Author ORCID Identifier
Date of Award
Doctor of Philosophy (PhD)
Languages can be divided into two types based on how they express motion events. Some languages, like English, tend to express manner of motion in the verb and path of motion outside the verb. Other languages, like Spanish, tend to express path of motion in the verb and only express manner rarely in subordinated or separate clauses. Behavioral research has examined whether these differences in expression lead to crosslinguistic differences in the sensitivity to manner versus path information in cognition; however, these studies have led to inconclusive results. To date, no study has examined the neural correlates associated with either the lexicalization of motion information nor to the sensitivity of motion information processing. As such, the current study examines the event-related potentials (ERPs) associated with the processing of grammatical but atypical patterns of lexicalization and sensitivity to violations of expectancy for motion expression (congruency with a preceding animation) in adult native speakers of English and Spanish by examining the N400 (marker of semantic expectancy) and the P600 (marker of syntactic congruity that has recently been implicated in certain semantic errors). I predicted that atypical lexicalization patterns would produce larger ERP effects compared to typical patterns, and ERP effects would be larger for motion information to which speakers were more sensitive.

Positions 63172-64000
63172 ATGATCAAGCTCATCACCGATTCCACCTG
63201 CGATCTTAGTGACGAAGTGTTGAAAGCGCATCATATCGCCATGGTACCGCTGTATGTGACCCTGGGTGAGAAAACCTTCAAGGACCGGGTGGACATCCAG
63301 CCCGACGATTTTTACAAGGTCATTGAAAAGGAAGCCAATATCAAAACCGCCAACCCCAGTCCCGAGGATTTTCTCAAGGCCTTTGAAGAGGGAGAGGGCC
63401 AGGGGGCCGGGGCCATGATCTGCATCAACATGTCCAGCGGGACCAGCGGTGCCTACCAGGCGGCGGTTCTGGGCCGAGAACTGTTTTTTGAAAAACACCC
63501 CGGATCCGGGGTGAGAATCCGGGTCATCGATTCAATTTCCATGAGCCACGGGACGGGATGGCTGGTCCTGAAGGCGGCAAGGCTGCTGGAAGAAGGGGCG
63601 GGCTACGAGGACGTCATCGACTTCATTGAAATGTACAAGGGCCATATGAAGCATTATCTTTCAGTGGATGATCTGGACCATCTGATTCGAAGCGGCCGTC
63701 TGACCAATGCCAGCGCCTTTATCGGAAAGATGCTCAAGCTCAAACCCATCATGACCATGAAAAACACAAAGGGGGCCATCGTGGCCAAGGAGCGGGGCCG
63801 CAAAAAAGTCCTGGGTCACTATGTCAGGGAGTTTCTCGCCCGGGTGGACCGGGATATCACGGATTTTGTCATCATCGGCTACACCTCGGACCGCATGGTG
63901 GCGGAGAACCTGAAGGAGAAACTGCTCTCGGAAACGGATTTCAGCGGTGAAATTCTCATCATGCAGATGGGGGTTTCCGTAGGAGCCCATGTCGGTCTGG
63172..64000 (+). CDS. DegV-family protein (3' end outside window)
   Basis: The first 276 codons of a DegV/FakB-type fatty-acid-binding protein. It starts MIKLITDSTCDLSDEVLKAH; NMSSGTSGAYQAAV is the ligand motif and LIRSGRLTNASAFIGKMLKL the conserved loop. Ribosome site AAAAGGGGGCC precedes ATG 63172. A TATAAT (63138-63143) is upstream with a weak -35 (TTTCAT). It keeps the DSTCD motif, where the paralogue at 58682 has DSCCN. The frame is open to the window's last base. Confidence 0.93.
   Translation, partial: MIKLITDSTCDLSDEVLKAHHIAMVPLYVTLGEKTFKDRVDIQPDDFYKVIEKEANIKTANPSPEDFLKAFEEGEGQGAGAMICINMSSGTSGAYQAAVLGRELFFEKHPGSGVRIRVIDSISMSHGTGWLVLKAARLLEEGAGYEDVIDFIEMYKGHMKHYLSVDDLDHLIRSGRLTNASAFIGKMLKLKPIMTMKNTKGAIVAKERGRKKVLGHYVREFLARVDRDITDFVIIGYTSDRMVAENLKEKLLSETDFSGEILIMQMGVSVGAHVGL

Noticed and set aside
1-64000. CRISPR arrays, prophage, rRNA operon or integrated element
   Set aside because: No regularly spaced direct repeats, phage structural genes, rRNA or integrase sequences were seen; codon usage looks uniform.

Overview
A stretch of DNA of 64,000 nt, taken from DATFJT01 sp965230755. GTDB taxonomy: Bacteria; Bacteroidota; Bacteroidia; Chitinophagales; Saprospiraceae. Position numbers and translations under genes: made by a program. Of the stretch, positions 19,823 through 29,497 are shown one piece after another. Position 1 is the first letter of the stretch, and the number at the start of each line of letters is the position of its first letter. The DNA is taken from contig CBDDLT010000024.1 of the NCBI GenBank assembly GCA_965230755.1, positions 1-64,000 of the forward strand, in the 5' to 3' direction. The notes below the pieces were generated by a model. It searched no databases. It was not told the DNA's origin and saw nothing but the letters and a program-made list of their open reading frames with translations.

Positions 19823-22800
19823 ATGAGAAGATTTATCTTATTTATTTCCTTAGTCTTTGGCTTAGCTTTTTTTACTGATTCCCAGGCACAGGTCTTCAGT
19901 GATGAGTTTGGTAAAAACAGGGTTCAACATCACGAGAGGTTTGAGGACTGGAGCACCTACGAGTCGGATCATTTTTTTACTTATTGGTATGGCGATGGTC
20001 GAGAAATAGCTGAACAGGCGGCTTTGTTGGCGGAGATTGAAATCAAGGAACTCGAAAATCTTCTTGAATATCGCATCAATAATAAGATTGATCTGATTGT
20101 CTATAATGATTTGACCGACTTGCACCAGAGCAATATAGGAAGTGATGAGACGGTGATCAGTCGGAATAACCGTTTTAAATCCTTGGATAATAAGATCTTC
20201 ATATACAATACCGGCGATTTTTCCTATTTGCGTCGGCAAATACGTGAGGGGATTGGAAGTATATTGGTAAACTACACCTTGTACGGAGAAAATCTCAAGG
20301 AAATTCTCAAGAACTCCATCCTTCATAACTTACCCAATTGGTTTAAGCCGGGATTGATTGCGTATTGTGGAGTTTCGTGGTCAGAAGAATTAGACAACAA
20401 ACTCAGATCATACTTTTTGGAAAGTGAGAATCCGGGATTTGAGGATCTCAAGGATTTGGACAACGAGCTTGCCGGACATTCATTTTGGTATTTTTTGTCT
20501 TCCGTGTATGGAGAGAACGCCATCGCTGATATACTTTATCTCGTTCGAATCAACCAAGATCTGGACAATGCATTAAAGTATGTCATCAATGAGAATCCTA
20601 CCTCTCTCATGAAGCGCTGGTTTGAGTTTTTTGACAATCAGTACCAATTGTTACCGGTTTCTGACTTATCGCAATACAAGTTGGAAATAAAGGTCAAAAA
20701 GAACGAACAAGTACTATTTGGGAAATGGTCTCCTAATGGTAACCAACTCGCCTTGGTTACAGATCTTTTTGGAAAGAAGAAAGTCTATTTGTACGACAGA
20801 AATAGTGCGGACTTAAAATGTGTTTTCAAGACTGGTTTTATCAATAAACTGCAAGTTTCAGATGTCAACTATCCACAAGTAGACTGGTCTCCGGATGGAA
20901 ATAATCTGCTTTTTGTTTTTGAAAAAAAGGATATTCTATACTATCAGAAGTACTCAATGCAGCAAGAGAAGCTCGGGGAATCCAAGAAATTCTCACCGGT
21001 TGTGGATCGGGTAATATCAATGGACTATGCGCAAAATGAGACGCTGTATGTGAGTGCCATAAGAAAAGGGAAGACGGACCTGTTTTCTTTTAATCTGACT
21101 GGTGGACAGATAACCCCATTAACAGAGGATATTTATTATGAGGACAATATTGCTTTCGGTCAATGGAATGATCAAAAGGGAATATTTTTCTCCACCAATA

Rather than the traditionally predicted N400 effects to atypical lexicalizations, the results showed greater P600 effects. Similarly, analyses of sensitivity to motion expression violations revealed greater P600—as opposed to N400—amplitudes in response to incongruent compared to congruent motion verbs in both languages as well as both an N400 and P600 effect in path prepositions in English. In contrast, manner expressed outside the verb (gerunds) in both languages and path expressed outside the verb in Spanish (prepositions, adverbs) produced the traditional N400 effect for incongruent compared to congruent expressions. While these results do not provide support for the idea that habitual expression increases sensitivity to that type of information, it does suggest that speakers are sensitive to those lexical patterns. More interestingly, it suggests that the P600 may be sensitive to a broader range of stimuli than previously predicted.
Emerson, Samantha N., "¡Arriba, Abajo, al Centro, pa’ Dentro!: An Event-Related Brain Potential Study of Path- and Manner-Sensitivity and Motion Expression." Dissertation, Georgia State University, 2018.
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